2009-03-27.

Source: Bloomberg; could not find a link for the story. Follows below.

The U.S. banking industry had its first loss in derivatives trading last year... U.S. commercial banks lost $836 million in 2008 from trading over-the-counter cash and derivatives contracts, compared with a $5.5 billion gain in 2007, the Office for the Comptroller of the Currency said in a report released today.

Among the five largest banks trading derivatives, only Goldman Sachs Group Inc.’s bank unit reported a revenue gain in the fourth quarter.

...

Because of government intervention, the value of what banks had to pay to trading partners increased, causing losses to mount, according to the report.

The amount the banks would be owed if all derivatives contracts were liquidated, known as the net current credit exposure, soared 84 percent from the third quarter to a record $800 billion, largely because of a drop in interest rates that increased the value of swaps protecting against rate fluctuations. Interest rate derivatives make up 82 percent of all contracts.

The notional amount of derivatives rose 14 percent to $24.5 trillion as Goldman Sachs and Morgan Stanley, both of New York, were included in the report for the first time after converting to banks in September.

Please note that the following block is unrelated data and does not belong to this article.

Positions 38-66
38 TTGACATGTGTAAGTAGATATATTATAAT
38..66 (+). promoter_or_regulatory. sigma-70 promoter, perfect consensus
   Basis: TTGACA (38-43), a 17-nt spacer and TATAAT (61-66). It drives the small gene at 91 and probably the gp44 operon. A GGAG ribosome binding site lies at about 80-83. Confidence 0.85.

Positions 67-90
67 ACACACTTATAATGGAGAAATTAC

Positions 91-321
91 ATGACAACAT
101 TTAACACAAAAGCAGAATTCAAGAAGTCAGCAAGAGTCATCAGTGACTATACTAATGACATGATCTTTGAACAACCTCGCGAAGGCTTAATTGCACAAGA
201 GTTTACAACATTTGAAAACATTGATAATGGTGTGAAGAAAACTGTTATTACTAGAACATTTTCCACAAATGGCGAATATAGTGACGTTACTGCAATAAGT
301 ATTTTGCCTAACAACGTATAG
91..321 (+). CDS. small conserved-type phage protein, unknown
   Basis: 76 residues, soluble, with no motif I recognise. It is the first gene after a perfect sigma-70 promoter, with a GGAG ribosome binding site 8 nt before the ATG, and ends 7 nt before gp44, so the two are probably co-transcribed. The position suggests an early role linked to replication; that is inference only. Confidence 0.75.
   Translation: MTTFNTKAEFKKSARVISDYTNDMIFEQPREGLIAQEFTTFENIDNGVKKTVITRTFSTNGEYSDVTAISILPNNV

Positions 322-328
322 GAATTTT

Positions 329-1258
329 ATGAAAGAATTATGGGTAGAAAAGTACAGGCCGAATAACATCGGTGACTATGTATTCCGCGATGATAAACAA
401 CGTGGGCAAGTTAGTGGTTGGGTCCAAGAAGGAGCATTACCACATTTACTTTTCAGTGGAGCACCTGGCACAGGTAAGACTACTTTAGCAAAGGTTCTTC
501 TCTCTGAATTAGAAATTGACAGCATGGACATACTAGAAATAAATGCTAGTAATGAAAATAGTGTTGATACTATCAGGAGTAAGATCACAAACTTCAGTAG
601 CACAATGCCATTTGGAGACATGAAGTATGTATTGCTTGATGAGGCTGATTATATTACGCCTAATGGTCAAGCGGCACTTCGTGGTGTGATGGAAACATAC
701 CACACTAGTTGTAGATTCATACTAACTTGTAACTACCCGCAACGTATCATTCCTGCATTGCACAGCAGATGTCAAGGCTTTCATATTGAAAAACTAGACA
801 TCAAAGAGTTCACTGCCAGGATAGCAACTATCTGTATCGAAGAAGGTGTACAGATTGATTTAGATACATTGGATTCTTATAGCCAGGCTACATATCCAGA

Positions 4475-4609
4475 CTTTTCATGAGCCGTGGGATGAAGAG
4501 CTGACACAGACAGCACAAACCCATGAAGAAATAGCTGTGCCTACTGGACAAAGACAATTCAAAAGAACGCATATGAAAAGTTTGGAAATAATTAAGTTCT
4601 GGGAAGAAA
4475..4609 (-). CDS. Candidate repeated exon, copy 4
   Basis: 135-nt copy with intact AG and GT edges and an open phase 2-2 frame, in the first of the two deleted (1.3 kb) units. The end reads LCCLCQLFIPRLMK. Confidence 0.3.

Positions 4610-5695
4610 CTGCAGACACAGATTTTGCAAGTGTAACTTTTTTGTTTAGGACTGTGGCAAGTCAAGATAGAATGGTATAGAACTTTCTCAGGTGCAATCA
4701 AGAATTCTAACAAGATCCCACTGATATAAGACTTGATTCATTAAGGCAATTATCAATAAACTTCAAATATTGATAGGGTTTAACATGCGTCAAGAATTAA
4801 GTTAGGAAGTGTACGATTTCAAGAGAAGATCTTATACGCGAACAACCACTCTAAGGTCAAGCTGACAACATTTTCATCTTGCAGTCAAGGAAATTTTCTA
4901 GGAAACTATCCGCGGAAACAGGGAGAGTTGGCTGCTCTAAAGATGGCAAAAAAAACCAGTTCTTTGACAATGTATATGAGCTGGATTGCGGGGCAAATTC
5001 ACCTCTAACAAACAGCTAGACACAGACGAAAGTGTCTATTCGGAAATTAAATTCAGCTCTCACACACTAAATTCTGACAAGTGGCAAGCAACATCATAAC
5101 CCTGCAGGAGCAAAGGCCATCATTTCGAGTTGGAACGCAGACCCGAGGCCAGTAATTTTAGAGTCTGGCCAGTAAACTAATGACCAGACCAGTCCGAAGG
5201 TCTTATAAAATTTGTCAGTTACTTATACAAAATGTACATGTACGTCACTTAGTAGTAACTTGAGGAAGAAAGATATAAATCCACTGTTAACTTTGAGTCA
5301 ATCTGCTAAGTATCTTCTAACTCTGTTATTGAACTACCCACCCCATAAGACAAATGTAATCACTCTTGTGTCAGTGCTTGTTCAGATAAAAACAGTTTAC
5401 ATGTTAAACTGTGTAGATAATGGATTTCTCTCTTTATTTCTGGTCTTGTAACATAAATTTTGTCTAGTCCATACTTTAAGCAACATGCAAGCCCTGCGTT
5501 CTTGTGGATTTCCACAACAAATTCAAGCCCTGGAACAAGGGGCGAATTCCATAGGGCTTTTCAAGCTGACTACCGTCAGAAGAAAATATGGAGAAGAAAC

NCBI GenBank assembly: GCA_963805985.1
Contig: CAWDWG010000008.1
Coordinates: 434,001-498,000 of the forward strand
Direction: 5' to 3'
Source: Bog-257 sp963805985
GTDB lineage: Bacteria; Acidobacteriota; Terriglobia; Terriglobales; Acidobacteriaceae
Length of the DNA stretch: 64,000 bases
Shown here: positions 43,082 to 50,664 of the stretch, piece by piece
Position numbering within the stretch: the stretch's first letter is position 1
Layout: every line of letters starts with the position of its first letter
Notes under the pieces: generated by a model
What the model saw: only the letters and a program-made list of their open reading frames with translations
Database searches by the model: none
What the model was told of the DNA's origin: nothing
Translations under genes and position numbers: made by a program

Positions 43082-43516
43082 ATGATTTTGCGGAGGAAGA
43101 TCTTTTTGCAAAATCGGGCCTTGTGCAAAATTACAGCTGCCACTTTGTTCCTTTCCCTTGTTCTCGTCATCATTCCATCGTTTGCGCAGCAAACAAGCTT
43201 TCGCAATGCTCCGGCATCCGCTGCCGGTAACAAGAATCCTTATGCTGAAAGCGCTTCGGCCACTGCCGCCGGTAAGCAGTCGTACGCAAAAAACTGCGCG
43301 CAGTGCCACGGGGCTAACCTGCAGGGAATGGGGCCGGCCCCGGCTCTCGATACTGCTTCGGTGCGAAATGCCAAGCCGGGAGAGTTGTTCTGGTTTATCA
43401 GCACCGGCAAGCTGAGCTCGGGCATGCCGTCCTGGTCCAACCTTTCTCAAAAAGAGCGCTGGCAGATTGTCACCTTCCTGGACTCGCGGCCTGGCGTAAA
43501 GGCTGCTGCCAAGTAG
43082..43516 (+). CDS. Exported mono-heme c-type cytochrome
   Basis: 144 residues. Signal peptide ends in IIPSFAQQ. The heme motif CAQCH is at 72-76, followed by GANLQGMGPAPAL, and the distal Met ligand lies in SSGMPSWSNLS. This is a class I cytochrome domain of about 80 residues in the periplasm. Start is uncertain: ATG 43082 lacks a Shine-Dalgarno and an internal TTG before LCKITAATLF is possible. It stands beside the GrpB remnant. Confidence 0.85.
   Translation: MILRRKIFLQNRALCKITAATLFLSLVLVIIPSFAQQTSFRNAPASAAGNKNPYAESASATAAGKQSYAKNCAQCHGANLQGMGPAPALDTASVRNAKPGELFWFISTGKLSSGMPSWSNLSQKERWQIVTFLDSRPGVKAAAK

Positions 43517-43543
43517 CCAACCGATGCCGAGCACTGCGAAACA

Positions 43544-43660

The top five banks were New York’s JPMorgan Chase & Co.; Bank of America Corp. of Charlotte, North Carolina; New York- based Citigroup Inc., Goldman Sachs, and London-based HSBC Corp. Wachovia Corp. of Charlotte, was pushed out of the top five by Goldman Sachs.

The five banks accounted for 96 percent of the $200 trillion in derivatives contracts held by U.S. banks, according to the OCC report.

Goldman Sachs had revenue of $40 million in the fourth quarter from cash and derivative trading, OCC said. That compares to a $1.79 billion loss at JPMorgan, a $2 billion decline at Bank of America and Citibank’s $4.49 billion shortfall. HSBC lost $1.46 billion in the quarter.

JPMorgan remained the largest user of derivatives among its competitors, with $87.4 trillion in notional value, more than Bank of America and Citibank combined. Goldman Sachs held $30.2 trillion in derivatives at the end of the fourth quarter, OCC said.


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